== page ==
Whether it’s sniping at an invader or enemy soldier, shooting at long ranges is still a big part of the game, despite how the series has branched out over the years. Lining up a shot over a vast distance is still immensely rewarding mostly because of the franchise’s iconic slow motion kill cam that zooms into the action and lets players get an intimate look at stomachs popping and testicles exploding. Even though this system has been around since the first entry in some form, it still hasn’t gotten old and serves as a great, crunchy reward for nailing a target. Rebellion extrapolated on how it has advanced this brilliant system (which they compared to scoring a goal in FIFA) in small yet effective ways.
“For Sniper Elite 5 we have upped the realism and the grisliness as bullets can now deflect off bones causing even more damage as you also see more detail on the skeleton. For the first time you also get a kill cam for particularly awesome SMG and pistol kills which is easily one of the most requested features from our community. During testing, their inclusion felt like a natural evolution and provides great satisfaction when you nail a shot.”
Even though watching Nazi organs get pureed in slow motion is endlessly gratifying, Sniper Elite 5 is also letting players go the complete opposite way since it has non-lethal takedowns and ammo types. The stealth genre thrives on more choices, but these benefits might be more theoretical here, given the lack of a narrative justification for sparing a faction as evil as the Nazis. Stealth games like Dishonored or Hitman make the choice between killing and not killing a more difficult dilemma. But Nazis aren’t complicated and that’s one of the reasons World War II is an oft-used setting for the medium; the conflict has a clear and easy villain to slaughter that the game doesn’t need to spend much time explaining.
It’s jarring and there didn’t seem to be many noticeable gameplay-oriented reasons to pacify them, either, but those have the possibility to unfold over time as its sandbox and arsenal opens up. It does appear to solely be there as an optional challenge players can layer upon themselves if they so choose. That’s essentially what Rebellion said when asked about it, and, even though the team didn’t speak to the disconnect inherent to it, stated it found out during testing that not everyone wants to go on a mass murdering spree. Replayability and freedom were the primary drivers.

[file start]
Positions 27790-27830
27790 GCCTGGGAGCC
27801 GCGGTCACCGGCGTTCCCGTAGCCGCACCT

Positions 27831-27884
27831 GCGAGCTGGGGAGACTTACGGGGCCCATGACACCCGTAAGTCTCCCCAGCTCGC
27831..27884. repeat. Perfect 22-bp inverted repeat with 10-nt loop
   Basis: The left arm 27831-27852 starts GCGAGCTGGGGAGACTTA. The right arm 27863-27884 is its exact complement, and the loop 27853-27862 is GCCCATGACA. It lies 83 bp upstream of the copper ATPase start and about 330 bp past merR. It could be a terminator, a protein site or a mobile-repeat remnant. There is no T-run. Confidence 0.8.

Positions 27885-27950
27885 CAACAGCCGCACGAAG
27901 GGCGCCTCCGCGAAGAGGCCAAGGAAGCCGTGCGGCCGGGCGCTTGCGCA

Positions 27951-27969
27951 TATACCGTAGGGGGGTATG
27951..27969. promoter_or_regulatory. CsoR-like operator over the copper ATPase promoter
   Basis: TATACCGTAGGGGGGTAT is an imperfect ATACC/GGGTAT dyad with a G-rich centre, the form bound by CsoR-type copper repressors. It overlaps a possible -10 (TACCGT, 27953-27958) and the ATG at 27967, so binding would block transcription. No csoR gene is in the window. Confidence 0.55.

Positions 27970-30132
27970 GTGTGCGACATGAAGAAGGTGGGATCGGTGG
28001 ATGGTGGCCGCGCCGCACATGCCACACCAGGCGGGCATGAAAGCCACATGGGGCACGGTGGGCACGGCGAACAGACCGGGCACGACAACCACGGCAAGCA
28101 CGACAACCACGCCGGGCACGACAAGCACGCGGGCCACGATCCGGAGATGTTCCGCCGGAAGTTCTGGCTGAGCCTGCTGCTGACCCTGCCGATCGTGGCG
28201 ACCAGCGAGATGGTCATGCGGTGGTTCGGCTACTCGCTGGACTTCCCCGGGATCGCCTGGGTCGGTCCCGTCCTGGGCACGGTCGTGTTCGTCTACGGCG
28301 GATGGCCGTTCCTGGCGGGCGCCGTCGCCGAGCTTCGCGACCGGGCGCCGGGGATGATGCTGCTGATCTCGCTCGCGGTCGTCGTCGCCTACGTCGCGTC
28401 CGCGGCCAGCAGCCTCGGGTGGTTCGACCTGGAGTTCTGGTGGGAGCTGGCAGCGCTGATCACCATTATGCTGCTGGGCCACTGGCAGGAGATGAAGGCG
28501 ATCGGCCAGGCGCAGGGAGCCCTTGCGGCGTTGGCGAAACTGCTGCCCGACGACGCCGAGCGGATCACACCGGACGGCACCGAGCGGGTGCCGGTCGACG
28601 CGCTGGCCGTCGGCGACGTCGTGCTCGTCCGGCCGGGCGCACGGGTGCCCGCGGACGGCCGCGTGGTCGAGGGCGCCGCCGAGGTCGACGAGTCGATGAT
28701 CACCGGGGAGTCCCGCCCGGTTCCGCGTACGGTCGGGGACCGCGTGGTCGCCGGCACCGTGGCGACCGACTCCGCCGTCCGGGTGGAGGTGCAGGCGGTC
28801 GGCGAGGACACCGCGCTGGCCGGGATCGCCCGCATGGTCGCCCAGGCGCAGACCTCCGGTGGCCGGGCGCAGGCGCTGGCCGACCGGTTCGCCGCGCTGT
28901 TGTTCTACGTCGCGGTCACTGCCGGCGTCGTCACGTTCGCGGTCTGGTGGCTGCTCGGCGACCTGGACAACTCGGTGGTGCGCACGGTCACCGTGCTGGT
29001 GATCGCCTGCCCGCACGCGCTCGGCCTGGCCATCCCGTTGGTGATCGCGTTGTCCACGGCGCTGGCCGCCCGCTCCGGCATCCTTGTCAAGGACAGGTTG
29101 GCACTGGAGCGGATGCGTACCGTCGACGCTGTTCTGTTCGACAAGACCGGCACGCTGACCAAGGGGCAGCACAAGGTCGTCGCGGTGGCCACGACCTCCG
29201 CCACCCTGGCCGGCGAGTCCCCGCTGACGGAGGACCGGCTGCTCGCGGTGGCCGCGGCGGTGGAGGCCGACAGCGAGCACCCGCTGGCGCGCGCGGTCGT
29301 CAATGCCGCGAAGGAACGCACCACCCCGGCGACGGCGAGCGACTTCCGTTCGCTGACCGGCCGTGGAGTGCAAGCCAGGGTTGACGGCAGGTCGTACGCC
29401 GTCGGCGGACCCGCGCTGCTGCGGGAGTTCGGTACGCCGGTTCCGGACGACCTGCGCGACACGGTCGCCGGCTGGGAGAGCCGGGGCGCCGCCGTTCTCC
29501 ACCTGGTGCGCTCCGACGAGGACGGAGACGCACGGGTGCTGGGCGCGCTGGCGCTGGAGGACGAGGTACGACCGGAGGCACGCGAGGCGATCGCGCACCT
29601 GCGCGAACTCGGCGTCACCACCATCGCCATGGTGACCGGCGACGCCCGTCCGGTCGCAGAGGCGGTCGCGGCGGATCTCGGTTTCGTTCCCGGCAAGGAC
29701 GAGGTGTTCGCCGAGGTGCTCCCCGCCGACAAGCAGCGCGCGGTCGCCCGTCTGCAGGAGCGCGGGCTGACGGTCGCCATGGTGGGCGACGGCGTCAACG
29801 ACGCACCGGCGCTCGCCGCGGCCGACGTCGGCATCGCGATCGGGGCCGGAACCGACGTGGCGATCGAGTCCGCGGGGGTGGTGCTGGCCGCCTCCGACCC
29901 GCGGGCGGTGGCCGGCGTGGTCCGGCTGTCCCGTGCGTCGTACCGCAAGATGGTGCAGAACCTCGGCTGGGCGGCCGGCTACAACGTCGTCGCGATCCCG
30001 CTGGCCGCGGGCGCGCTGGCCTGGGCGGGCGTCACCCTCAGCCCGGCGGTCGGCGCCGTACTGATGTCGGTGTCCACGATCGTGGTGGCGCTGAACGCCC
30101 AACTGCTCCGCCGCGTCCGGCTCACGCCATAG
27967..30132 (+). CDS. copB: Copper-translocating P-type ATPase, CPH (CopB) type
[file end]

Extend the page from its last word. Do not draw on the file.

“The main reason for the non-lethal options is to give the player choice about the way they play the game. Sniper Elite 5 is a sandbox full of ‘toys’ but we want to leave it up to the player about how they approach each mission and scenario. We also want to encourage players to revisit missions and replay them with a different approach and play style, so non-lethal options add even further to this replayability.”
The sandbox itself still needs to be fully dissected, but there were some oddities that held it back. Enemy AI varies from pretty smart to painfully stupid or cheap. For example, throwing a body in an empty basement caused a cavalcade of guards to storm in from the top floors, which is as frustrating as it is unrealistic. Some parts of the levels have a lot of open space that is unengaging to crawl through and an easy way to get spotted by its hyperaware enemies. Weird hit detection, inopportune autosaves in the middle of firefights, fussy button prompts, and more oddities all contribute to an unquantifiable but ever-present layer of cruft that’s hard to shake.
Rebellion’s games are often flimsy like that, so it’s not surprising to see Sniper Elite 5 suffer from similar issues, even if it does seem like one of the studio’s better games. Its attempts to snipe Snake out of the throne of the open-world stealth genre are hard to ignore, as it is obviously borrowing from the last metal gear solid. But there are worse games to pull from and Sniper Elite 5 seems to have some of its own flair, even if it is sometimes obfuscated by a fog of jank. It just remains to be seen if that fog is thick enough to throw off the shot of this long-running sniper series.